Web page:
The Goldfinch, by Donna Tartt. It seems people either love this one or hate it, so I am among the lovers.
But I loved being dropped in a Dickens-like or Dostoyevsky-like plot with plenty of characters to care about and cringe at, and I loved the philosophical moments, earned by both narrator and author.
Only here's what I really, really want someone to explain to me. What if one happens to be possessed of a heart that can't be trusted---? What if the heart, for its own unfathomable reasons, leads one willfully and in a cloud of unspeakable radiance away from health, domesticity, civic responsibility and strong social connections and all the blandly-held common virtues and instead straight towards a beautiful flare of ruin, self-immolation, disaster?
You hear the narrator's earnestness here, and also the terrible danger.
If your deepest self is singing and coaxing you straight toward the bonfire, is it better to turn away?Stop your ears with wax? Ignore all the perverse glory your heart is screaming at you? Set yourself on the course that will lead you dutifully towards the norm, reasonable hours and regular medical check-ups, stable relationships and steady career advancement, the New York Times and brunch on Sunday, all with the promise of being somehow a better person? Or...is it better to throw yourself head first and laughing into the holy rage calling your name?
I don't know the answer to these questions,* but 1) I think it's important to ask them and 2) I have known people who had to throw themselves into the bonfire. I don't want to judge them! I want to understand them, and this book helps me with that, and it also comforts me, as I am, while not as wild as this fellow, still not on that path-to-the-norm that leads in the opposite direction. I'm on a meandering path, as I've mentioned before, and I like "the boring part" of It's a Wonderful Life as well as the sometimes cut-from-late-night-television scene of the floor over the swimming pool coming apart, etc. It is a wonderful life, but much harder for people with PTSD or disaster or crappy circumstances. They don't get to fall laughing from a dance floor into a perfectly safe swimming pool when the earth opens up and swallows them.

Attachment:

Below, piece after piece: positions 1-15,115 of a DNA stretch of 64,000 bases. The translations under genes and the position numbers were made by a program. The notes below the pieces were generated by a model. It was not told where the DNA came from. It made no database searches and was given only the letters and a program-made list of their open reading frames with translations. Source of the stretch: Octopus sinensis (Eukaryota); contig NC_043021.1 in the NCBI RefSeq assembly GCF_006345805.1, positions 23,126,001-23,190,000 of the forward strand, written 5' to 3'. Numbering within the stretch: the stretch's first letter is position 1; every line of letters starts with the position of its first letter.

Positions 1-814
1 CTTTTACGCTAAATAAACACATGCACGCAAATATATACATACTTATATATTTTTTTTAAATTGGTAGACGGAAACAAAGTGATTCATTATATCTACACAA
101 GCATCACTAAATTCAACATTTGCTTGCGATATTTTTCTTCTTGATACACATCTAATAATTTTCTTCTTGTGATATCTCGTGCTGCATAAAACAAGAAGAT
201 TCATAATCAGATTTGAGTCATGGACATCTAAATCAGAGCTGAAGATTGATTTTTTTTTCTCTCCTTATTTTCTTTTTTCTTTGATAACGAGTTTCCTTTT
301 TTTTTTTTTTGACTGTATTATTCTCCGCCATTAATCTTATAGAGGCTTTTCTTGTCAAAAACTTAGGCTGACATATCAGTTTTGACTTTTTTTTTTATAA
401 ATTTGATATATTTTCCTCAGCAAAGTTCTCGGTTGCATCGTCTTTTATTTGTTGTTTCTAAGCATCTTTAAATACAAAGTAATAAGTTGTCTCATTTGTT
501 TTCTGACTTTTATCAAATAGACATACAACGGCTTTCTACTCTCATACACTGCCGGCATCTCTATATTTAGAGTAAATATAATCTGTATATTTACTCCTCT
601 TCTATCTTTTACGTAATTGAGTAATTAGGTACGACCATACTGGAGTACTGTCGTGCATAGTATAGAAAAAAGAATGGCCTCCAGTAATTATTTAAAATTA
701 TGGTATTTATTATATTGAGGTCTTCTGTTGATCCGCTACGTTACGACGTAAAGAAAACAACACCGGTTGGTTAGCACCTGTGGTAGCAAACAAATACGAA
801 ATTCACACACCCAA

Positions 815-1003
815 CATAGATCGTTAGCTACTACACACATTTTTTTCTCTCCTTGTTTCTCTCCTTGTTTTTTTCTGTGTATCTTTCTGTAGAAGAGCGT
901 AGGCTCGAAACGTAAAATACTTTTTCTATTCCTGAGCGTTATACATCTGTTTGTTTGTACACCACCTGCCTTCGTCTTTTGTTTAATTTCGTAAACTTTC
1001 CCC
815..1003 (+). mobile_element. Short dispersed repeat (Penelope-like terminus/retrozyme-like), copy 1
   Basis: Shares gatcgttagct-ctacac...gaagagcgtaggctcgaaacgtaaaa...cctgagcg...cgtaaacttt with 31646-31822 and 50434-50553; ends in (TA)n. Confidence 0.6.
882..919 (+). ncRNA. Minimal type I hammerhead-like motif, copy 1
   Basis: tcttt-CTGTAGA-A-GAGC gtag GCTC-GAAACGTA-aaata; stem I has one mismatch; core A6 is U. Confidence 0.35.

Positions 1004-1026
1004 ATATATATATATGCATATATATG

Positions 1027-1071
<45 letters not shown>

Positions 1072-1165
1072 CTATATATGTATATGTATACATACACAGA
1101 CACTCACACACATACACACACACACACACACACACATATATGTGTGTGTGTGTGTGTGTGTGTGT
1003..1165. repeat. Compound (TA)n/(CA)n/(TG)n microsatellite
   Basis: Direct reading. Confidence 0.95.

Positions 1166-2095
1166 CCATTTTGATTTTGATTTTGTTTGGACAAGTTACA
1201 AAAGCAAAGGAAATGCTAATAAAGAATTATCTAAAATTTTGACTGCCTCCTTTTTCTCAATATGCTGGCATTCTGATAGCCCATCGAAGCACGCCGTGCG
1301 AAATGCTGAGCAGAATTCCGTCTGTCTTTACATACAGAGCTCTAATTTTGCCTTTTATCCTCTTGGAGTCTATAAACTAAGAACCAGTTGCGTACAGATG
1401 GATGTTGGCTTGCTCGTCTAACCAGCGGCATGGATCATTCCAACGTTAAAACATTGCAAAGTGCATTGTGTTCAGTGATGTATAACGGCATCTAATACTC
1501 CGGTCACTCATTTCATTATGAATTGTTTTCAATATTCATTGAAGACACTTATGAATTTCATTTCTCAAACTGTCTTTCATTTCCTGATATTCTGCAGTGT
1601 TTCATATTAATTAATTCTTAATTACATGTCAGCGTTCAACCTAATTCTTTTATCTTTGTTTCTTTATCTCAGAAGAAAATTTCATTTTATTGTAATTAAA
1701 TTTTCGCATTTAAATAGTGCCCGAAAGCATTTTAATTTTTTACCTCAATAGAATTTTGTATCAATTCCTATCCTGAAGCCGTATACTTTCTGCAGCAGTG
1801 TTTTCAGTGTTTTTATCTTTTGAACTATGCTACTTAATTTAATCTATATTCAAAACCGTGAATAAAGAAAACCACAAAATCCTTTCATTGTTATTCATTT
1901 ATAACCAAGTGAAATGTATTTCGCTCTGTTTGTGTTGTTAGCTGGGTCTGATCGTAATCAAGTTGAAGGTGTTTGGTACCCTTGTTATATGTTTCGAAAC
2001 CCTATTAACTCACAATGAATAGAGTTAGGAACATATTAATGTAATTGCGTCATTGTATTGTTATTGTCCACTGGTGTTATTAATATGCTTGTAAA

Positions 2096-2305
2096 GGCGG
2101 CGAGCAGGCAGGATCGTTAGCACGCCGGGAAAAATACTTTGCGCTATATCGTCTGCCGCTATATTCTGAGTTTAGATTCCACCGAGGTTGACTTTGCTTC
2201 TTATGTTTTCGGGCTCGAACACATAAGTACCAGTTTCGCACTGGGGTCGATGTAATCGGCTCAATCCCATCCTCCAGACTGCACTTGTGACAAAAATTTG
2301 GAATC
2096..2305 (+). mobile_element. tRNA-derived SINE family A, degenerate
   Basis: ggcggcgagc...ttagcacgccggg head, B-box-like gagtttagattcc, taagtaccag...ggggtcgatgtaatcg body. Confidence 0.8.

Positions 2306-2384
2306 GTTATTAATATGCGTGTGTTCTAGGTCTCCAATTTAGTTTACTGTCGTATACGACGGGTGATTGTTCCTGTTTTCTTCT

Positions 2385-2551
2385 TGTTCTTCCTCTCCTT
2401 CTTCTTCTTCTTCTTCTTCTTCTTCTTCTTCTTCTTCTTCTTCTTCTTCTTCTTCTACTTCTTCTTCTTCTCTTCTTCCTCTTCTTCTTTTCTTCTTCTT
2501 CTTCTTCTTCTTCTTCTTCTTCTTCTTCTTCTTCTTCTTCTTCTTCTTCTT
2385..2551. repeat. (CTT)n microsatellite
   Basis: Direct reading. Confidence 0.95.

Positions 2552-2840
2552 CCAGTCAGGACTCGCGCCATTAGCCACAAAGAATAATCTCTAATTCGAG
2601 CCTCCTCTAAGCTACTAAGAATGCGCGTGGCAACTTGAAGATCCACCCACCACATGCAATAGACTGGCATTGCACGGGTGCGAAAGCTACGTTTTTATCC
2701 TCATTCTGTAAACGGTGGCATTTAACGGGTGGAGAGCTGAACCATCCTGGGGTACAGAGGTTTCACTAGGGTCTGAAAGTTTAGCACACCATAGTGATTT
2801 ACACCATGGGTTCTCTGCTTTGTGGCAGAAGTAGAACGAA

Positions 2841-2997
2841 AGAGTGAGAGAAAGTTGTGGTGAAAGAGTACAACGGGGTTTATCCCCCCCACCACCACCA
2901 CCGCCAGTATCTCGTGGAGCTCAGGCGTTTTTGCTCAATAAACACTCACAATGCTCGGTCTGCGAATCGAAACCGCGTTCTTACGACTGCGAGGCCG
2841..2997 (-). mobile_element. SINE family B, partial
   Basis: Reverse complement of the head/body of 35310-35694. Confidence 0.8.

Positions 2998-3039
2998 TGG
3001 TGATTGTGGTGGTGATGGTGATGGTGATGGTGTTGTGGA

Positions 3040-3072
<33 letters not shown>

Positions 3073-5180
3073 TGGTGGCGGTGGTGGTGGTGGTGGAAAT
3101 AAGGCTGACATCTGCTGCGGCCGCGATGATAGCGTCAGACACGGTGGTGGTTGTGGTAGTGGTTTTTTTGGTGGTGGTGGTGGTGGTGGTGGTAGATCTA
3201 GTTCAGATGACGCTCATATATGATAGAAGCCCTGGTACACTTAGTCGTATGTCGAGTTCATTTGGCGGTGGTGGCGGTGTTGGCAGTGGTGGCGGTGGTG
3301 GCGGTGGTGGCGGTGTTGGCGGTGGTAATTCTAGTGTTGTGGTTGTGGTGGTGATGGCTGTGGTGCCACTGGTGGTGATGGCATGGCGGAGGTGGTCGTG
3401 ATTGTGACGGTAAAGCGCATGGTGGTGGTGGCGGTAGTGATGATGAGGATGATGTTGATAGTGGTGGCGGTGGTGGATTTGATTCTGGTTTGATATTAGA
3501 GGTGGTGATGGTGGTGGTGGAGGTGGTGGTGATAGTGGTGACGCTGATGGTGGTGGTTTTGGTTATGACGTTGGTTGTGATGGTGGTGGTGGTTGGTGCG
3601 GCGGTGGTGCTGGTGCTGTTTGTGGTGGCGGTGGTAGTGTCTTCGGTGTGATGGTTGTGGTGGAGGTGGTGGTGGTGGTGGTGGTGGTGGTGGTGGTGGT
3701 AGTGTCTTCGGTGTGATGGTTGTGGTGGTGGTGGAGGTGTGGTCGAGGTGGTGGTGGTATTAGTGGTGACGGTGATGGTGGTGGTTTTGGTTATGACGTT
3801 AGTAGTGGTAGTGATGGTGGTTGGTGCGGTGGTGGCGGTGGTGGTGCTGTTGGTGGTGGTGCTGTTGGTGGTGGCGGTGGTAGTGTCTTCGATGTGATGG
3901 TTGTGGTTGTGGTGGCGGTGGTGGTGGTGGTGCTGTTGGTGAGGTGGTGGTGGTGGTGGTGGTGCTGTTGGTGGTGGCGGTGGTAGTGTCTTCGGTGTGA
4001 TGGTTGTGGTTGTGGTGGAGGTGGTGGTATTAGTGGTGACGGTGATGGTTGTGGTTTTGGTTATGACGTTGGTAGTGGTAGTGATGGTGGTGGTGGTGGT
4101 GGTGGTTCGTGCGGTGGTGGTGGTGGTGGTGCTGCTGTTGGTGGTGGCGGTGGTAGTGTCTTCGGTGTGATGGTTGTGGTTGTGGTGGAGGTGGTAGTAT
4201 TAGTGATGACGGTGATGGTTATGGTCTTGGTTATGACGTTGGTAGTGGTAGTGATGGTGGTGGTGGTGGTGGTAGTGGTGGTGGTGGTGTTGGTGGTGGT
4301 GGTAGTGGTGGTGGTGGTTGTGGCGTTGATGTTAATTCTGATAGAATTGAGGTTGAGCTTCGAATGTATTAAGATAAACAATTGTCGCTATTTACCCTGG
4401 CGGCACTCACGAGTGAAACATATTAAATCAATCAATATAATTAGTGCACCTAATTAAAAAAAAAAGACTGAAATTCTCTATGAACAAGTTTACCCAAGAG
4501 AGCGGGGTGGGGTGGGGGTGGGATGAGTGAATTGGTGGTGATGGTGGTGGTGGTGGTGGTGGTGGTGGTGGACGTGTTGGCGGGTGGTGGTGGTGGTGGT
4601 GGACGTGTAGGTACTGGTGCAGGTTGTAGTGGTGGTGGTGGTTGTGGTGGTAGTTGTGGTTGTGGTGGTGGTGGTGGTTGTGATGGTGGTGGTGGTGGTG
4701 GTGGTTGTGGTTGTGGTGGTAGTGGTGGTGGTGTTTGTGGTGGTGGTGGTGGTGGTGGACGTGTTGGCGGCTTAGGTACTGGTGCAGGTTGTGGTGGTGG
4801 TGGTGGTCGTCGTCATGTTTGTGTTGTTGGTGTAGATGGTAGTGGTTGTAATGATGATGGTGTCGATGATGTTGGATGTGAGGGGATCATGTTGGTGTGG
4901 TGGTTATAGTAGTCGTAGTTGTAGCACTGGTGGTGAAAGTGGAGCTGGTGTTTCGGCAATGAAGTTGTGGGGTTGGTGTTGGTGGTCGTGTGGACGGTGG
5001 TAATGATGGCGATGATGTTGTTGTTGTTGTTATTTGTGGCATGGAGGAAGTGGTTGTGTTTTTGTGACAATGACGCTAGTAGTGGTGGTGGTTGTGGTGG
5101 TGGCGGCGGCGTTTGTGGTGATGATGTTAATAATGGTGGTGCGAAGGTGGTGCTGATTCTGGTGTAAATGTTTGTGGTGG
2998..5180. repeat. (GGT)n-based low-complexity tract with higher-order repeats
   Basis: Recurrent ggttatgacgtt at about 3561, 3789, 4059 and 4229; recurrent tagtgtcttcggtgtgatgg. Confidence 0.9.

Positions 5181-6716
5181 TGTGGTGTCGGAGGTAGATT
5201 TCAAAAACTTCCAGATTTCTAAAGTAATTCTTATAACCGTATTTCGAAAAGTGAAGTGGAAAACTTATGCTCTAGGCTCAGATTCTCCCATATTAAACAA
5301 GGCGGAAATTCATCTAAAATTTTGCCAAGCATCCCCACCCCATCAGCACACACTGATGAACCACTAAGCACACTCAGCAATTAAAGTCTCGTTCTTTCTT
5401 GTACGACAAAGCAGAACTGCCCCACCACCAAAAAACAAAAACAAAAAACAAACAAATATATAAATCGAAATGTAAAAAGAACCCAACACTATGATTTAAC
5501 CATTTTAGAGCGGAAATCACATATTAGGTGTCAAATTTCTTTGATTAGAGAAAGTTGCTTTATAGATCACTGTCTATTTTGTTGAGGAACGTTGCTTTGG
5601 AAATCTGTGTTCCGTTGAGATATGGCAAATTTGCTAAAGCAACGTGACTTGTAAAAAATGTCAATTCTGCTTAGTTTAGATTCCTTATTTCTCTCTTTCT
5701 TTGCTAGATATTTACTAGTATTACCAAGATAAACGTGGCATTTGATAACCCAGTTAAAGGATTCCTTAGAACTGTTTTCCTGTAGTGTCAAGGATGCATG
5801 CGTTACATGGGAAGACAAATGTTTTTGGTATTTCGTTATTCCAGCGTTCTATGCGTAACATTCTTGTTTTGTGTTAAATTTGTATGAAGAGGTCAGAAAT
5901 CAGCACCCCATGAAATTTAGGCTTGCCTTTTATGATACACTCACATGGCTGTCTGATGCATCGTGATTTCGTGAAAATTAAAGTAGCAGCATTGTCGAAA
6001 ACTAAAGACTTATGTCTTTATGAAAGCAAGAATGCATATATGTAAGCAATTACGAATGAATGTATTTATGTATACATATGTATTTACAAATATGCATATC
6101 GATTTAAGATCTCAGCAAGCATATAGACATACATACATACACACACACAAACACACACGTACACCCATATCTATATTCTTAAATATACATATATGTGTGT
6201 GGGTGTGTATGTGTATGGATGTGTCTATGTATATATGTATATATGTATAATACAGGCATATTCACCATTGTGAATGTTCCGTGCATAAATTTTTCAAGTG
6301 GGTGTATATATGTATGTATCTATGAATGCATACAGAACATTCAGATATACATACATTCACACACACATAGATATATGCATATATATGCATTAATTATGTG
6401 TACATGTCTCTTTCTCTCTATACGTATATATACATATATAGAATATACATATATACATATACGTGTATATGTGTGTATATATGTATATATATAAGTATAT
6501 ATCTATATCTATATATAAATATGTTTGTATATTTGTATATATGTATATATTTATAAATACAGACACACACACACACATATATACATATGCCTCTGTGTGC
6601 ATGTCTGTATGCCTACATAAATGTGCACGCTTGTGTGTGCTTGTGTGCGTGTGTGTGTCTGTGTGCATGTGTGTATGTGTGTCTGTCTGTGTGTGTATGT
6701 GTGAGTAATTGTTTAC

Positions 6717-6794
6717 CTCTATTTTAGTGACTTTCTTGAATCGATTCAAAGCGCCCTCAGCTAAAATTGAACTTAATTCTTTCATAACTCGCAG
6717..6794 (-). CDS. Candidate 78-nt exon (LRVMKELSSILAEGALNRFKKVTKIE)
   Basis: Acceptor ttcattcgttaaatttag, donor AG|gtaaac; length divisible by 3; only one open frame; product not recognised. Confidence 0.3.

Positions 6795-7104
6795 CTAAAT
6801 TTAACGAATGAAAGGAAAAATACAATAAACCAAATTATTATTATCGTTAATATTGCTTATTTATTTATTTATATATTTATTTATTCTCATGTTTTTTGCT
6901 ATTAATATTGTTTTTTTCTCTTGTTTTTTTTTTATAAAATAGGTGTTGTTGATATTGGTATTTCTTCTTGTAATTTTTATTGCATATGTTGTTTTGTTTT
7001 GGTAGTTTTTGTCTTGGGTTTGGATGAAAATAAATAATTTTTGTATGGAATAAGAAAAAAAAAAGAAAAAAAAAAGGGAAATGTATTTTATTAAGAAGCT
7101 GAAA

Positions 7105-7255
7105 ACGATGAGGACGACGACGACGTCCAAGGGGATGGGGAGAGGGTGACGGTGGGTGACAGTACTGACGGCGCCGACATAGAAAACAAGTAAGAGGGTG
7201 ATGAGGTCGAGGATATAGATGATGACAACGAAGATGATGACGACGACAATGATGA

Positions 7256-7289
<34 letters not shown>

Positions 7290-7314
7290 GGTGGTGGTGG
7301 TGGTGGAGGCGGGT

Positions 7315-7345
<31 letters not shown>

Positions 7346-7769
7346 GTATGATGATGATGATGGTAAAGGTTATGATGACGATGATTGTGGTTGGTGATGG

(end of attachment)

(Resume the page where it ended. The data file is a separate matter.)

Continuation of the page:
*Nor do I know why it's "towards" in one spot and "toward" in another. What is the difference between the two? (OK, fine if this the boring part of the blog post.)
Thanks to Wikimedia and the public domain for Jimmy Stewart and Red Kimono on Roof by John Sloan. Thanks to Donna Tartt, Carel Fabritius, Mother Nature,and the Audubon Society for the goldfinch.